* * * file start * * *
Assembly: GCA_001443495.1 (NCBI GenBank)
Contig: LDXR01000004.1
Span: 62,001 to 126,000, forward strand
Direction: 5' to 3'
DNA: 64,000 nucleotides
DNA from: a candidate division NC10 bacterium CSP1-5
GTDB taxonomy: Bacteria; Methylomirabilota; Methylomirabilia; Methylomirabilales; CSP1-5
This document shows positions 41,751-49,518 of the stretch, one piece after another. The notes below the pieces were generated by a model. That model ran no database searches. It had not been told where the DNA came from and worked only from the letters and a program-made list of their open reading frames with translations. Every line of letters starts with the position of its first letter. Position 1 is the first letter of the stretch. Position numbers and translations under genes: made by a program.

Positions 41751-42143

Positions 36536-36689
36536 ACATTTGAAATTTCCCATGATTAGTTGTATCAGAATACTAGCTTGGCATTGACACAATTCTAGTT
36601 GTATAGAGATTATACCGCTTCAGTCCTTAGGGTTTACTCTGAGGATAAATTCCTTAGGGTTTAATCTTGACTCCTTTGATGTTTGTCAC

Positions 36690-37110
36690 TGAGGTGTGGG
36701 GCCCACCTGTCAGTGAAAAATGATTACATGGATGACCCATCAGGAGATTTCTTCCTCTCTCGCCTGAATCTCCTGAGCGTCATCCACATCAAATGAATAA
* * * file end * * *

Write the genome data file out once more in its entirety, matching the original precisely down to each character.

Assembly: GCA_001443495.1 (NCBI GenBank)
Contig: LDXR01000004.1
Span: 62,001 to 126,000, forward strand
Direction: 5' to 3'
DNA: 64,000 nucleotides
DNA from: a candidate division NC10 bacterium CSP1-5
GTDB taxonomy: Bacteria; Methylomirabilota; Methylomirabilia; Methylomirabilales; CSP1-5
This document shows positions 41,751-49,518 of the stretch, one piece after another. The notes below the pieces were generated by a model. That model ran no database searches. It had not been told where the DNA came from and worked only from the letters and a program-made list of their open reading frames with translations. Every line of letters starts with the position of its first letter. Position 1 is the first letter of the stretch. Position numbers and translations under genes: made by a program.

Positions 41751-42143

Positions 36536-36689
36536 ACATTTGAAATTTCCCATGATTAGTTGTATCAGAATACTAGCTTGGCATTGACACAATTCTAGTT
36601 GTATAGAGATTATACCGCTTCAGTCCTTAGGGTTTACTCTGAGGATAAATTCCTTAGGGTTTAATCTTGACTCCTTTGATGTTTGTCAC

Positions 36690-37110
36690 TGAGGTGTGGG
36701 GCCCACCTGTCAGTGAAAAATGATTACATGGATGACCCATCAGGAGATTTCTTCCTCTCTCGCCTGAATCTCCTGAGCGTCATCCACATCAAATGAATAA